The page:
I wanted to make a special gift for my brother and his awesome family. My nieces are talented softball players and my brother and sister-in-law spend countless hours at ball fields watching their girls play.

I looked for inspiration for softball themed make-overs and I found some interesting baseball ideas but they all looked very boyish. Not that I was going to paint something pink and frilly, but really, these girls needed a shout-out.

I owned four benches, which is about three too many. A bench would suit the purpose very well because I’ve watched my nieces play and witnessed the whole family drag themselves, satisfied and exhausted, back home. And when you feel that way, there’s really no place like home. Are catching on to the theme here?

I forgot to take a “before” picture of the bench but I managed to catch it after I sanded the top.


I stained the top, let it dry, and and then flipped it over to drill four holes in the cross bar at the bottom. I made sure they were spaced equally. I can be finicky about things like that. I’ll save the reason for holes for later. I’m sure the suspense is killing you.


I designed my plan for the top, which included resizing the exact dimensions of home plate. This is another example of how finicky I can be. Now for my brilliant double entendre (stolen from a photo of a doormat). I had mapped it out in Photoshop. Note the guidelines I included.

noplacelikehome1 noplacelikehome2 noplacelikehome3 noplacelikehome4

I transfered the image with graphite paper.


I decided on a paint pen to outline the smaller lettering. The pen was red but on the stained wood it came out kind of pinkish. That wasn’t bad. A little girly, but not too much. I taped around home plate, loving all those straight lines, and painted it Old Ochre. I even “dirtied” it  by dry-brushing a mixture of Old Ochre and Graphite.


After I was finished patting myself on the back, I painted the H, M and E with Graphite, trying to resist perfection as I swung my calligraphy brush along the curves of the lettering.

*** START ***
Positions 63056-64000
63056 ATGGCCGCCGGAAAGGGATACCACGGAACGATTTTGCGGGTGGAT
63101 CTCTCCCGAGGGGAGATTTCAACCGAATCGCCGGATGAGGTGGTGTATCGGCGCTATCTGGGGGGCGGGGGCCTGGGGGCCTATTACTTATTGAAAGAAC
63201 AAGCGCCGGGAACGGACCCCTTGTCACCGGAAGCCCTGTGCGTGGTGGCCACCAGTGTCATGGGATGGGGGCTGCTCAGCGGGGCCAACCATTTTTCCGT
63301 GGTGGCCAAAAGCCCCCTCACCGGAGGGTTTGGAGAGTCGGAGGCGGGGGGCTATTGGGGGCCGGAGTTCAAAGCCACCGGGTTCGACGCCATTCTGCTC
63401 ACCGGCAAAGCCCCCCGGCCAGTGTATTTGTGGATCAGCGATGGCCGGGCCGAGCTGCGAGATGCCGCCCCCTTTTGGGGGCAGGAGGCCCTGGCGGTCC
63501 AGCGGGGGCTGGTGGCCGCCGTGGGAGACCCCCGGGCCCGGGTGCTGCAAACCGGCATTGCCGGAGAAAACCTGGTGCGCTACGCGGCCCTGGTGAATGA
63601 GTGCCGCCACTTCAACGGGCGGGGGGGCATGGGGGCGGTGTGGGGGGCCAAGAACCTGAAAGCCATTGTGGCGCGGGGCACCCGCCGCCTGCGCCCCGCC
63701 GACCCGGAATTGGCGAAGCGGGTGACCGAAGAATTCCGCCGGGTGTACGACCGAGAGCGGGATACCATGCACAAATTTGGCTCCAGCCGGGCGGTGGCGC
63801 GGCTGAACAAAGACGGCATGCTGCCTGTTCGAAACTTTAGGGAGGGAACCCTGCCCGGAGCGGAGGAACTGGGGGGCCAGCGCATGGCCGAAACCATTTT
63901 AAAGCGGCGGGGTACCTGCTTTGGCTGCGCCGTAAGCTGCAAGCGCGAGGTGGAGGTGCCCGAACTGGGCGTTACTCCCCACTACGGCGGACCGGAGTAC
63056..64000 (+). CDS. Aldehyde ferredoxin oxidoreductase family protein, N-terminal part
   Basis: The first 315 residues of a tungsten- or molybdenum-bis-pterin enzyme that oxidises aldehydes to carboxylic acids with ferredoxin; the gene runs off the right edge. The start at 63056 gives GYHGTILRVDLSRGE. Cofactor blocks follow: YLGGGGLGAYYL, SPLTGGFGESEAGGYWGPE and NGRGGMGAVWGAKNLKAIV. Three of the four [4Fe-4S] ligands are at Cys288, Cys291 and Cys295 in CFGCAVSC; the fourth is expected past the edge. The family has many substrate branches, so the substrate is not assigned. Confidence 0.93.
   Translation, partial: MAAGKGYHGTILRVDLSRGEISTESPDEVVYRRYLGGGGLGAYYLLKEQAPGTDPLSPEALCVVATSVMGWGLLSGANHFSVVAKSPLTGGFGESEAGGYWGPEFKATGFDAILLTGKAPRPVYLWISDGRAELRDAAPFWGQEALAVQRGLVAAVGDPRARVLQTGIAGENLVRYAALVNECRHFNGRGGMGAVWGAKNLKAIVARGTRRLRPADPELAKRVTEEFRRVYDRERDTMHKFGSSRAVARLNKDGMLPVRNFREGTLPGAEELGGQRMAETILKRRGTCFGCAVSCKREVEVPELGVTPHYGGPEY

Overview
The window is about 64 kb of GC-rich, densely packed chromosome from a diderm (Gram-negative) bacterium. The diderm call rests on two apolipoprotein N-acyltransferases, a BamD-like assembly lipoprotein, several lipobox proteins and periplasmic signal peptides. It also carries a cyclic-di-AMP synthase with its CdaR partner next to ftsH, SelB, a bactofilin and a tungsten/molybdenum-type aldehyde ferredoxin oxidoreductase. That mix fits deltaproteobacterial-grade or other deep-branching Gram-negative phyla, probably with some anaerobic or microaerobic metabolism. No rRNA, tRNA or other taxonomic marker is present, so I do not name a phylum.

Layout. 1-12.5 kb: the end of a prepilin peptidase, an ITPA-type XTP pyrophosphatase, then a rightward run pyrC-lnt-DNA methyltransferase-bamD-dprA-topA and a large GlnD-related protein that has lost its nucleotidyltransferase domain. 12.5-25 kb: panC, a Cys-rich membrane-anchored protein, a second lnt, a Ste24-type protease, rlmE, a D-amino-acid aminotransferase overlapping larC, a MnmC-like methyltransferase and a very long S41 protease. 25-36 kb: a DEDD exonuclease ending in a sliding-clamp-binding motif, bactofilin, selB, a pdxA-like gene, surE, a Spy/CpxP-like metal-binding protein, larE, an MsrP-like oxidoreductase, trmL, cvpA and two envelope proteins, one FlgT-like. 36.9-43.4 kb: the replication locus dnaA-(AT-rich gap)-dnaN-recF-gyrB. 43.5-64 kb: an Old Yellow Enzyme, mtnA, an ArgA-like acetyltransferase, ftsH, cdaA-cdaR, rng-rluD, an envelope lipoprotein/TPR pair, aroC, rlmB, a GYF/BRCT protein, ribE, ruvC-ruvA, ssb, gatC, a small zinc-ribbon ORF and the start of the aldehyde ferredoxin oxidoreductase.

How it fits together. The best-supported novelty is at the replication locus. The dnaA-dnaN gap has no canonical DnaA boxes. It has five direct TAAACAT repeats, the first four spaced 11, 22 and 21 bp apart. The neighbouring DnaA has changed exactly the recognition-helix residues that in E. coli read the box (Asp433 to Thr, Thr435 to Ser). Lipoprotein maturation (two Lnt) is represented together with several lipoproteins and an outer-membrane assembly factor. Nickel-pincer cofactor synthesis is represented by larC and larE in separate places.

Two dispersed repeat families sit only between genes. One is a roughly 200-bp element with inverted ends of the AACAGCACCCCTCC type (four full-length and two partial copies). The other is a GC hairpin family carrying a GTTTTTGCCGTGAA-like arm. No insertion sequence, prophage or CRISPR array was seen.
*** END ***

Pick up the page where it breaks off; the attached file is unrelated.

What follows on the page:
I applied two coats of Old Ochre to the base.


Then I had a sinking feeling, as if I was stealing second and the outfielder was on the ball.

I’d read on the internet that chalk paint would hold up in the great outdoors. You can’t always count on the internet, but you can always count on your coach. I messaged Amanda Peppard, the owner of Suite Pieces. She explained that untreated chalk paint was good-to-go outdoors BUT it wouldn’t protect whatever was underneath. The wood I’d painted was already ready for weather. A hip-thumping slide and safe on second! Thanks Coach!

Remember those four holes I drilled? Are you still dying of suspense? That’s where I screwed four softballs. (NOT baseballs.) I’d pre-drilled the softballs and used a nice long wood screw to attach them from the bottom.


Back in the dugout, my pinkish lettering wasn’t standing out as much as I wanted it to. I took out my paint pens for another pass.

The thing about paint pens is that you have to shake them once in awhile and, like banging the dirt off your cleats with a bat, the stuff flies everywhere. I tried removing a few but the stained wood had absorbed those little paint bombs. A swing and a miss. Pass the Gatorade.


I gave up and sealed the top with two coats of polyurethane, paint bombs and all.


I surprised my brother and his family with their bench after a double header. They were thrilled and amazed. Thrilled and amazed always gives me a good feeling, especially when it comes from my sports idols.

I pointed out my imperfect pink dots to my sister-in-law. She asked me the most amazing question. “Do you know what the enemy of “good’ is?” My 15-year-old niece chimed in before I could even begin to think of an answer. “Better!”

Go team!

What I learned:

  • Do not shake a paint pen anywhere near your project.
  • Untreated Chalk-painted surfaces will hold up outdoors but will not protect the surface underneath.
  • “The enemy of good is better” – Voltaire.

P.S. Did you know that before Judy Garland stamped “There’s no place like home.” on our hearts in The Wizard of Oz,  the chart-topping song in the 1800’s was “Home Sweet Home”, which includes the same phrase–over and over again?